Publications

      • Reports
      • European Union
      • European Parliament
      • Gender dimension
      • Women's rights
      • Victim protection
      • English
    4. Language Dutch 2 Europol Europol functions as a centre of expertise for strategic and operational intelligence and as an information hub for criminal data concerning the most threatening OCGs active in the EU. Europol provides operational support t ...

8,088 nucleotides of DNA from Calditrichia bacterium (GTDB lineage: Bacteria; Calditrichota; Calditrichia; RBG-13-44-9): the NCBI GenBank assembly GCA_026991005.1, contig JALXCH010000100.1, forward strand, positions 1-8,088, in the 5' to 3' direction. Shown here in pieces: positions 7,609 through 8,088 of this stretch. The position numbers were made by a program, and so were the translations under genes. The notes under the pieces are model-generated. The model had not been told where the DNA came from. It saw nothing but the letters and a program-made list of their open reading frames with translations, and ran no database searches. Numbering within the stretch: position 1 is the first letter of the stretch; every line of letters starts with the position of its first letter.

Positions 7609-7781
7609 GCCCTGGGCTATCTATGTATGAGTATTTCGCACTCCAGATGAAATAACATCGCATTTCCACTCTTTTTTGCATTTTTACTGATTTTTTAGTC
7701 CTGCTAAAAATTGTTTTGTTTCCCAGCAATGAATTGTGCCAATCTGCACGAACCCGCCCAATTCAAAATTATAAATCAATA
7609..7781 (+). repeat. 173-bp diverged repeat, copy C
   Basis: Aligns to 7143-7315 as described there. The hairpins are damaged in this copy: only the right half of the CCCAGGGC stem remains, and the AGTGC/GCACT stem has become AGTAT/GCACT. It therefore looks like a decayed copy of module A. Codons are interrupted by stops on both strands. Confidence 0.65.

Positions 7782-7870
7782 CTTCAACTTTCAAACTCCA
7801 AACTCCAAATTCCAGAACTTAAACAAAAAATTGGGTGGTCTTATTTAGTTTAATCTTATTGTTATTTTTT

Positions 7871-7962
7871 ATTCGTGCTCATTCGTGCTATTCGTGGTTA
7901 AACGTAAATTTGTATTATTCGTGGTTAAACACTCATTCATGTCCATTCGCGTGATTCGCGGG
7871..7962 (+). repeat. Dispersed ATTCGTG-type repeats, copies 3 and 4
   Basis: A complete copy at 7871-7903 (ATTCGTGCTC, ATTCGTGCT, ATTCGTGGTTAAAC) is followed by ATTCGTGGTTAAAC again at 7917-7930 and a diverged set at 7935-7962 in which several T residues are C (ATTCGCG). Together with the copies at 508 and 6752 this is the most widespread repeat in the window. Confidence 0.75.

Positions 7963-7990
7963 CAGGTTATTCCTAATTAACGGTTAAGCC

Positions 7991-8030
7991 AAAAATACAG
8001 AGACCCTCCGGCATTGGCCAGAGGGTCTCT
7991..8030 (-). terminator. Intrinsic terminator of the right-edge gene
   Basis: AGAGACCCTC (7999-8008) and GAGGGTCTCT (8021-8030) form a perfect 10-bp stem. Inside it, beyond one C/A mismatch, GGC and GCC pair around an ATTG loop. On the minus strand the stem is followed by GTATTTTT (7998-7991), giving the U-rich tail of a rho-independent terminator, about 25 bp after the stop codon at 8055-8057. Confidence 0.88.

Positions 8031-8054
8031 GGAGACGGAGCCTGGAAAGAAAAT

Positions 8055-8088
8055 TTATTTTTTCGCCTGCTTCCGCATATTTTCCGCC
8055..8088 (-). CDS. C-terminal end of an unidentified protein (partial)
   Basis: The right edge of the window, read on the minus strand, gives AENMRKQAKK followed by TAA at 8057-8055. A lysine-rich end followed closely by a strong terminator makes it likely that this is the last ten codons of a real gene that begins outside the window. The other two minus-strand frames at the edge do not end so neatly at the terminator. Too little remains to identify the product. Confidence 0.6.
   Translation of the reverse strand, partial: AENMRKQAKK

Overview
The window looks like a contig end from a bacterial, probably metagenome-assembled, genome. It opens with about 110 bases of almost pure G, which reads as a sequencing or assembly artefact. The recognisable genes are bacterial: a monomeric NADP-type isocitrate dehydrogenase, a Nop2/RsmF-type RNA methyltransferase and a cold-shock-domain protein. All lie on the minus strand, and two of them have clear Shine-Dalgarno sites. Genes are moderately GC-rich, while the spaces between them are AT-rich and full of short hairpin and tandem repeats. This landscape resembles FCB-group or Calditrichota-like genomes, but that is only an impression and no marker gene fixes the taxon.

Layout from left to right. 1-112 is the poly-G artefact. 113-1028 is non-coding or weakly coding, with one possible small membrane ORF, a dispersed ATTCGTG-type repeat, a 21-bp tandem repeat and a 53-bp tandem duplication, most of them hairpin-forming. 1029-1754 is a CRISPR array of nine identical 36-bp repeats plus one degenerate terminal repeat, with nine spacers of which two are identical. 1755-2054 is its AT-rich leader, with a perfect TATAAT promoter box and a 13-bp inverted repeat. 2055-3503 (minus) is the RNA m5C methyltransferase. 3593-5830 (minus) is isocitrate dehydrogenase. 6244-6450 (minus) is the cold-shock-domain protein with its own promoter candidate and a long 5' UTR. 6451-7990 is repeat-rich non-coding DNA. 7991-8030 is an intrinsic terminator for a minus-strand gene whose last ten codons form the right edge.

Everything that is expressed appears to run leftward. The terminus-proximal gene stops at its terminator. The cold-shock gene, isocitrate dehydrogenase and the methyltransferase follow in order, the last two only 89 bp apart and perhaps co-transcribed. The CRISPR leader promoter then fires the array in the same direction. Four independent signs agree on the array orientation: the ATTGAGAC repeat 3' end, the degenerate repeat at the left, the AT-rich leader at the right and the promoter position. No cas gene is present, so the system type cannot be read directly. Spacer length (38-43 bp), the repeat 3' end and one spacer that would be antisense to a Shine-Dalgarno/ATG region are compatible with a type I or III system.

Europol functions as a centre of expertise for strategic and operational intelligence and as an information hub for criminal data concerning the most threatening OCGs active in the EU. Europol provides operational support to MS law enforcement authorities. The EU Strategy 2012-2016 outlined specific tools through which Europol can assist MS’ investigative activities and persecution of traffickers. These include the enhancing of the intelligence picture on criminal phenomena and the training of specific law enforcement units and experts.This latest report of Europol is descriptive and oriented towards explaining the current crime situation providing an overview of all relevant factors (OCGs, criminal markets, and geographical dimension): the definitions of human trafficking, the push-, pull and the facilitating factors, the modus operandi of the traffickers concerning sexual exploitation as well as labour exploitation, forced sham marriages and forced criminality.Key findings of the report:Trafficking in human beings (THB) in the EU is predominantly a European affair. 70% of the identified victims and suspects in the EU are EU nationals.Victims and suspects generally share nationality, ethnic ties and sometimes kinship links.Mobility and rotation of victims are key features within this criminal market. Austria is a crucial transit country, especially for victims originating from Central Eastern Europe. Italy, Spain and the United Kingdom are key entry points for non-EU victims.A vast majority of the criminal groups active in THB are capable of controlling the entire process of trafficking, from the recruitment of victims to the reinvestment of the criminal proceeds. While most traffickers are male, female suspects are also involved in low-ranking tasks. Nigerian criminal networks form an exception where women play a central role in the exploitation process.The typical structure of criminal groups engaged in THB consists of loose networks linked by kinship or ethnic ties.Criminal proceeds are primarily sent back to their country of origin.Human trafficking for the purpose of sexual exploitation is the most reported form of THB in the EU. Most reported victims are female EU nationals from Central and Eastern Europe.Non-EU victims mainly originate from Albania, Brazil, China, Nigeria, and Vietnam.EU victims usually use genuine documents, while non-EU victims use forged or look-alike documents.Deception is commonly used to lure potential victims, including the lover boy method.Human trafficking for the purpose of labour exploitation is increasingly being investigated. Most reported victims are male EU nationals originating from Bulgaria, the Czech Republic Estonia, Poland, Romania, and Slovakia.The majority of non-EU victims come from countries bordering the EU (i.e. Albania, Moldova, Morocco, Russia, Turkey, and Ukraine) and to a lesser extent from China, India, Iraq, Pakistan, the Philippines, Sri Lanka and Vietnam.The exploitation tends to take place in labour intensive and/or under-regulated industries such as the agricultural sector, the construction industry and hotel/restaurant/catering businesses.Trafficked workers use legitimate identification documents and often have legitimate permits which expire over time.Other forms of THB identified in the EU are for the purposes of forced begging, forced criminality and forced sham marriage. Traffickers involved in forced criminality (i.e.‘smash and grab’ theft, purse snatching, metal theft, pick pocketing and fraud, drug production and drug trafficking) and begging deliberately target vulnerable groups.Women have been forced to engage in marriages of convenience, in order to provide the legal right of stay to non-EU (third-country) nationals.